Green

Category contains 21 blog entries contributed to teamblogs

By Emily Hart

In the last week of sailing school, we explored different fishing strategies and their effects on fish populations. We had a great time playing games! For example, to investigate hook and line fishing (pole fishing) our “fisherman” threw a very soft ball into a sea of students who were either tuna, turtles or dolphins. We also investigated gillnetting, long-lining and bottom trawling through different simulations with ropes and beads.

We explored the concept of bycatch through these games, which is unwanted fish or other marine creatures that are unintentionally caught during fishing. The bycatch issue was first brought to light in the 1960s when high numbers of dolphins began to be caught in tuna nets. A successful campaign ensued and most canned tuna in stores is now “dolphin safe”. More recently, bottom trawling for shrimp has extremely high bycatch rates, with the highest found to be 20 bycatch organisms for every one shrimp. We kept track of our bycatch rates during our fishing simulations and found that hook and line fishing has the lowest rates of bycatch, in comparison to gillnetting, long-lining and trawling.

At the end of our sessions, I talked with the students about choosing sustainable seafood. Each student received a copy of the Seafood Watch guide produced by the Monterey Bay Aquarium to help them and their families make seafood choices. Check out the website, print out a pocket guide or download their free app: http://www.seafoodwatch.org. The New England Aquarium also has excellent programs in fisheries conservation and bycatch, check them out: http://www.neaq.org/conservation_and_research/projects/fisheries_bycatch_aquaculture/bycatch/index.php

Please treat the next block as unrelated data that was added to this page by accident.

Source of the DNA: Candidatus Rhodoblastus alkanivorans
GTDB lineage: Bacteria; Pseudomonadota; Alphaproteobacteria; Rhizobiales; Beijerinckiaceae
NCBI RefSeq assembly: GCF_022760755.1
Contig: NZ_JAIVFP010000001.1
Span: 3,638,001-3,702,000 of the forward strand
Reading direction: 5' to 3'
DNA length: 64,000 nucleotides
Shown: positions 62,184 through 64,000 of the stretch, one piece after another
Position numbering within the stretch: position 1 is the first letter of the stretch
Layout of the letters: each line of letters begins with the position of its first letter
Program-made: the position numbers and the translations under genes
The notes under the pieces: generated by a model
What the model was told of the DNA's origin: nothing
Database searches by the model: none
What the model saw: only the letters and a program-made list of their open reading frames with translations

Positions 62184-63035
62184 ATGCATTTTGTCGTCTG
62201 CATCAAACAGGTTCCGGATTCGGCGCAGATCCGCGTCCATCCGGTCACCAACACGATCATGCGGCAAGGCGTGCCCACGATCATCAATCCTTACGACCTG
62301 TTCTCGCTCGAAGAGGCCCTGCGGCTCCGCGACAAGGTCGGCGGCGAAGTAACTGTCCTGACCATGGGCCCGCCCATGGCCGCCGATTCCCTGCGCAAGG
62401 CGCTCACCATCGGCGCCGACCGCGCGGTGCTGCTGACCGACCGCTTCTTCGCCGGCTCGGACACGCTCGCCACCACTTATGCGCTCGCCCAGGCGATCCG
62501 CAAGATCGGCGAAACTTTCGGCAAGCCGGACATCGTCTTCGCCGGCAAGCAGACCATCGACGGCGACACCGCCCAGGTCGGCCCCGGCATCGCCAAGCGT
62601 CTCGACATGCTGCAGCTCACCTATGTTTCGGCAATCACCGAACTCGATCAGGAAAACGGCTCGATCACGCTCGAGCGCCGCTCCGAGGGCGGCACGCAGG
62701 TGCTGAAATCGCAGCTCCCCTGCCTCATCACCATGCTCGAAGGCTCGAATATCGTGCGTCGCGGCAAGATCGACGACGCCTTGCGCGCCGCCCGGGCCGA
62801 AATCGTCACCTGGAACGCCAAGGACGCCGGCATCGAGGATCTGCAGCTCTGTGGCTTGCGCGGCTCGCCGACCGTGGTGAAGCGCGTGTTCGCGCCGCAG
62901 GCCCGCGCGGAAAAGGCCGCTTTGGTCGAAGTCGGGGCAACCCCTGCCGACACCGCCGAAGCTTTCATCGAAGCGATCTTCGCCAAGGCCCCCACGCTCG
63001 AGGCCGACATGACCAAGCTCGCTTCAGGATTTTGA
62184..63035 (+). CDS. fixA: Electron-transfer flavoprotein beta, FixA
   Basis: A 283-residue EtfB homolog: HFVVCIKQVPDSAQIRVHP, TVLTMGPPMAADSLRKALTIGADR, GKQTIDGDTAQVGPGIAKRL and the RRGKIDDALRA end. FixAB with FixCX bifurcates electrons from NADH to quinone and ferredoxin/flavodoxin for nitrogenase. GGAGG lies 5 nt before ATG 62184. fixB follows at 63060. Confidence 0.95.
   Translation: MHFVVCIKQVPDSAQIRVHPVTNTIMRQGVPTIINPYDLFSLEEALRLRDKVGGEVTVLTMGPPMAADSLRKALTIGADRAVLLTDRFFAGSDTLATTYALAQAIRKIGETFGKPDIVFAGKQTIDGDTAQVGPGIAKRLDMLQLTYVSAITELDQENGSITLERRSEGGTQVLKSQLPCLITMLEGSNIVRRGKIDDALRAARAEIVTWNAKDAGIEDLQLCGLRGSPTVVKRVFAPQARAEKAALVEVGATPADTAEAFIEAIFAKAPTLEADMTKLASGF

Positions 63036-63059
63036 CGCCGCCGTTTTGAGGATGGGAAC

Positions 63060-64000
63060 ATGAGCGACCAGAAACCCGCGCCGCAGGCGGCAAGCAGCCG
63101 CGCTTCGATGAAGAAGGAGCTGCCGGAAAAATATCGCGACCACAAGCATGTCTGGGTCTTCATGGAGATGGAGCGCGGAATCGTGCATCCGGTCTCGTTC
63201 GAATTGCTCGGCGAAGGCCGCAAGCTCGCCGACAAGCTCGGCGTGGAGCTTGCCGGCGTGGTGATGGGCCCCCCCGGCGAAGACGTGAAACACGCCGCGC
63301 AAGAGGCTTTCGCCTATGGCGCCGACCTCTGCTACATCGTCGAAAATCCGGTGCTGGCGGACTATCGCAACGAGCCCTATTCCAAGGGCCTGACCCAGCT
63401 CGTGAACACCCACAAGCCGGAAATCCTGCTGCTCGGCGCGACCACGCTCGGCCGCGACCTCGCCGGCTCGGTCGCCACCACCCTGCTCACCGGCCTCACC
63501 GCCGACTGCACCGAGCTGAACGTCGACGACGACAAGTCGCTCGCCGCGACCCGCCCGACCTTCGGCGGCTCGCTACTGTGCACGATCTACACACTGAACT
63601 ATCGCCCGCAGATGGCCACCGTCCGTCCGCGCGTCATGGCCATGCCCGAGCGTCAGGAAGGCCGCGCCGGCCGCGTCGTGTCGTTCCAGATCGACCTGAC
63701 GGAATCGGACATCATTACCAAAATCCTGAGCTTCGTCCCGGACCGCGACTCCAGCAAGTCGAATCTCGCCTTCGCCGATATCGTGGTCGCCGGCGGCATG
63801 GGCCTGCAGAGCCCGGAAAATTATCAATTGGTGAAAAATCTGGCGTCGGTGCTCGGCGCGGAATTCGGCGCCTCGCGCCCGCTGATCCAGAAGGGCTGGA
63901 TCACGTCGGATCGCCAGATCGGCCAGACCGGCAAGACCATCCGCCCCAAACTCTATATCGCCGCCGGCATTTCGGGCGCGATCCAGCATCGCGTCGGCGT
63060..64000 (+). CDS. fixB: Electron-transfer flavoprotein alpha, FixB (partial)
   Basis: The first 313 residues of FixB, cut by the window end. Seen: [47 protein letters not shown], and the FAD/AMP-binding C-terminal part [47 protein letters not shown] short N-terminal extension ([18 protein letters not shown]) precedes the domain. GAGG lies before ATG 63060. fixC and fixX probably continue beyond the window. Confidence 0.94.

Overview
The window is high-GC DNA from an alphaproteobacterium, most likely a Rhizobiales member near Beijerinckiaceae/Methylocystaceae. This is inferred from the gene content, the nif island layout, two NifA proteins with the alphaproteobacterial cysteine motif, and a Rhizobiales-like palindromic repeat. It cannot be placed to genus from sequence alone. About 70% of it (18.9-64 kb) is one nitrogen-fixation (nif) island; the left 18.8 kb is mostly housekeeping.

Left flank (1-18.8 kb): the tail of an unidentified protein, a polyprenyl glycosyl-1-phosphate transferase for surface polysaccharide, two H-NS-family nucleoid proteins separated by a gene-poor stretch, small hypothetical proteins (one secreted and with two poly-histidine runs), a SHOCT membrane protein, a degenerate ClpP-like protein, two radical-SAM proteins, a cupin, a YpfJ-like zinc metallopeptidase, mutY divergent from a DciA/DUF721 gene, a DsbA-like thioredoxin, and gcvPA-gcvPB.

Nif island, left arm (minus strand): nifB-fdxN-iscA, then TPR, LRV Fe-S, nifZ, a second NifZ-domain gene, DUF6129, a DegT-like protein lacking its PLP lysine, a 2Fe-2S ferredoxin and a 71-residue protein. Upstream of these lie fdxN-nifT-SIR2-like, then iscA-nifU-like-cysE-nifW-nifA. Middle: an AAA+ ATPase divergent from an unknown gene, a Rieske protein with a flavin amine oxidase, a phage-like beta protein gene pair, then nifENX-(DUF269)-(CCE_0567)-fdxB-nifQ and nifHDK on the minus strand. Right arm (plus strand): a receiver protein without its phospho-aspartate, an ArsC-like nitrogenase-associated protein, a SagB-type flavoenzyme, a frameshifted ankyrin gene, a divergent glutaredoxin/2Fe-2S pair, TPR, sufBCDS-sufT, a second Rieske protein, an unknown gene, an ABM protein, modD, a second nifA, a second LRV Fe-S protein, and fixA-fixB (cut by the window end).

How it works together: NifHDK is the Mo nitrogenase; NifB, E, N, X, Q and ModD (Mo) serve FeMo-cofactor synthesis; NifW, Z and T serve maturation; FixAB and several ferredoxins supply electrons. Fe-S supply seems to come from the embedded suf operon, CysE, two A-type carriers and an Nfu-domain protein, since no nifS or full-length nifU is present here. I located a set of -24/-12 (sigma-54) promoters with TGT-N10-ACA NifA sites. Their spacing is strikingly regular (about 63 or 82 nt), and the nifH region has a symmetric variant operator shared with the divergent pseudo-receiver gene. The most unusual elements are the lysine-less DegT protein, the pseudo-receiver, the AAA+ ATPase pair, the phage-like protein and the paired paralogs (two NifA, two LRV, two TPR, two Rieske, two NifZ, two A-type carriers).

in Green

By Emily Hart

The summer is starting to wind down here at Courageous and this past week was our last with the Summer Learning Project. This week we pulled up the lobster traps to see Asian shore crabs (an invasive species), rock crabs, sea stars, a rock gunnel and our usual friends: blue mussels, barnacles and a variety of tunicates. I love seeing some of our students holding a crab or sea star for the very first time!

This week we also pressed seaweeds; just as you can dry and press flowers, you can also press seaweeds. I was excited to try it with the students and they really enjoyed arranging different types of seaweeds into artistic creations. I found that the easiest to press was sea lettuce because it’s so thin. The students took home their seaweeds to continue the pressing process and I’m excited for them to have reminders of their summer here.

In the process of picking seaweeds for pressing, I discovered one of my favorite activities here at Courageous: laying stomach-down on the dock with my head over the edge, checking out everything living on the side of the dock. Barnacles feeding, seaweeds swaying, mussels filtering water with their siphons, tiny anemones clustered together, and further down, orange sponges. It’s incredible! So next time you’re here to sail, stop on the dock to take a peek over the edge. I promised you’ll be amazed. 

in Green

 

 

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